Debris pick-up continues following Hurricane Matthew - WMBFNews.com, Myrtle Beach/Florence SC, Weather

Debris pick-up continues following Hurricane Matthew

Tens of thousands of cubic yards of debris are still set to be picked up following Hurricane Matthew. (Source: WMBF News) Tens of thousands of cubic yards of debris are still set to be picked up following Hurricane Matthew. (Source: WMBF News)

MYRTLE BEACH, SC (WMBF) – Despite it being more than two weeks since Hurricane Matthew impacted the Grand Strand, crews still have a lot of cleanup ahead of them.

Currently, Myrtle Beach officials are working with a disaster response and recovery contractor to remove all the debris leftover from the storm.

“Well, what we are looking at, at this site is about 37,000 cubic yards,” said Sonny Armond, the vice president of TAG Grinding Services Inc., while looking at a pile of debris.

That’s not counting the other mounds of trees limbs picked up by city crews and dropped off by residents.

Armond said there is at least another 30,000 to 40,000 cubic yards to go. It is a process, he said, that breaks down the city into eight debris management zones and two passes.

“The first pass, the crews go out and pick up the bulk of the debris and what's out there," Armond said. "Then we send tree crews in behind them to cut down all the leaning trees that are hazardous, over the right of way, hanging limbs that might be capable of falling on cars or people or whatever. And then we will do a second pass, where we will go in and clean up the rest of the debris.”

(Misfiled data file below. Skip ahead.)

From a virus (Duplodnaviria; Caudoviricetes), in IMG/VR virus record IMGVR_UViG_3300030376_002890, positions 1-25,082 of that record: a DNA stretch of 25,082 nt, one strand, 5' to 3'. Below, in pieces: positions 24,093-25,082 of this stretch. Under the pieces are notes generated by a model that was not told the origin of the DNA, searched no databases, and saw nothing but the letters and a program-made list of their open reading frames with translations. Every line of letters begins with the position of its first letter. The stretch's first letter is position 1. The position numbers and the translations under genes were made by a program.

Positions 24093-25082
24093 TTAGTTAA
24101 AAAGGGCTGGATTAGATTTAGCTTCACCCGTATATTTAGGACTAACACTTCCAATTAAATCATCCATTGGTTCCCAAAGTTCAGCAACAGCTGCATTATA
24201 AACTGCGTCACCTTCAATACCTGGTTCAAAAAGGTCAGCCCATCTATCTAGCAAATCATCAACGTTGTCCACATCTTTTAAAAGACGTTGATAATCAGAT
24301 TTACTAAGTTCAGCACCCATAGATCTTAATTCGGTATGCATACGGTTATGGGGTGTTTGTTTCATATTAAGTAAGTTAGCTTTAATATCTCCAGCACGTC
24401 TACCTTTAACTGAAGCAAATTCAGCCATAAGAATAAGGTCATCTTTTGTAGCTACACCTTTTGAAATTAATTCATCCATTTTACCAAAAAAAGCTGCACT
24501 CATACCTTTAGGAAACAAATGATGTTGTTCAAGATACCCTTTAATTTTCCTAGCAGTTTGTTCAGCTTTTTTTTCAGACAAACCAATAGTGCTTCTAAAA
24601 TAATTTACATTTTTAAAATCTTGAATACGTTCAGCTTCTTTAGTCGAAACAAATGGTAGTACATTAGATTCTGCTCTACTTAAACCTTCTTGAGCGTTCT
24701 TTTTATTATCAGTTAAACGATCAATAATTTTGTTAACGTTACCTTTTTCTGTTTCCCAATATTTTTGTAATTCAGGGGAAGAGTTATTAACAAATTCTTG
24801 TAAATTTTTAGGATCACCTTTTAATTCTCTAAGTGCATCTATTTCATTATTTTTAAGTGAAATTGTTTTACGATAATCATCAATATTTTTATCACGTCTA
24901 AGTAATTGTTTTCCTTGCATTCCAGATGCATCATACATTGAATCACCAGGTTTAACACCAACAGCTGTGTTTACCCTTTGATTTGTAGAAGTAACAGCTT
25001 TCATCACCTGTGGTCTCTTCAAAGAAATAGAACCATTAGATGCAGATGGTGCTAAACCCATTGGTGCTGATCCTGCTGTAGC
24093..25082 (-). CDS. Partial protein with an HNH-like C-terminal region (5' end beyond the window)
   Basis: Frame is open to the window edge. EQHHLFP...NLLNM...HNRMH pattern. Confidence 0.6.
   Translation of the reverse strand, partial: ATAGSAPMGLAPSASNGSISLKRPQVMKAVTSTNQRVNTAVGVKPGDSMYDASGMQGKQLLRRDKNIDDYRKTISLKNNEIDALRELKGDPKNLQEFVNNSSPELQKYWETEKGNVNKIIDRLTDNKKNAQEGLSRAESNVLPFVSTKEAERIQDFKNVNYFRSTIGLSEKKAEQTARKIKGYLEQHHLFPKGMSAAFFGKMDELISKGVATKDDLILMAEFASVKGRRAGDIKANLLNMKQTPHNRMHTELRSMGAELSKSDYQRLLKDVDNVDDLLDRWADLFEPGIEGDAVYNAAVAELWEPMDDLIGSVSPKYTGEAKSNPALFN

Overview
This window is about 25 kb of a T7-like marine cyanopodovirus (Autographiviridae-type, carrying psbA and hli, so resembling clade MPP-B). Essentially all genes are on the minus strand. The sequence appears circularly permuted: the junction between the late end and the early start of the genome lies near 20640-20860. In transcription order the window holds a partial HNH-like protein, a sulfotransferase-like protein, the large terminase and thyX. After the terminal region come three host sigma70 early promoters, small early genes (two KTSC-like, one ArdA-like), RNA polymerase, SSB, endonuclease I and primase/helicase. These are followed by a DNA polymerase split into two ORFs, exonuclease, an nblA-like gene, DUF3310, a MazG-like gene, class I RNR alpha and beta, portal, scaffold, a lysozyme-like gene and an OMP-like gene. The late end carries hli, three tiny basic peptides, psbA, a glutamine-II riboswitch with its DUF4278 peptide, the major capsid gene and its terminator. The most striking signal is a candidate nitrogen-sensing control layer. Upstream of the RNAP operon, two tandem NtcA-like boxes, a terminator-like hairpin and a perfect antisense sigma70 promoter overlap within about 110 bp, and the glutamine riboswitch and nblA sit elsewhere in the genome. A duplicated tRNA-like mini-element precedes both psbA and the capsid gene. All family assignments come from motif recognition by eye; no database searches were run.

There are still neighborhoods waiting.

One of them is the area of Cove Drive and Park Street. There, the streets are lined with piles of debris that have the residents saying their neighborhood experienced a much different hurricane.

One neighborhood, Pine Lakes, Seagate Village and 48th Avenue out to 82nd Avenue, are all scheduled to have a first pass by the end of the week. That doesn't event take into account the major roadways.

“The city is also responsible for those, so we still have to get out there, restrict traffic and get those trees cut down,” Armond said.

Right now the goal for complete debris cleanup is 30 days and residents could help make it happen.

“Do not wait to put out your debris because your trucks are coming through those zones," Armond said. "If they haven't already hit your street, they will be hitting it within the next couple of days and picking up what's out there. So if you wait three, four, five days, you may end up seeing it on your street for a while before we do the second pass. But once we do the second pass that's probably going to be it and you'll be stuck with whatever's left.” 

Armond added they are waiting for a grinder that’s been delayed because of all the bridge and road closures in the area. However, they are expecting it to get to Myrtle Beach by Wednesday.

Now under FEMA's restrictions, unless debris is covering a public right-of-way, crews cannot clean up private roads and they cannot pick up anything in bags.

The debris drop off location is at 21st Avenue and U.S. 17 Bypass.

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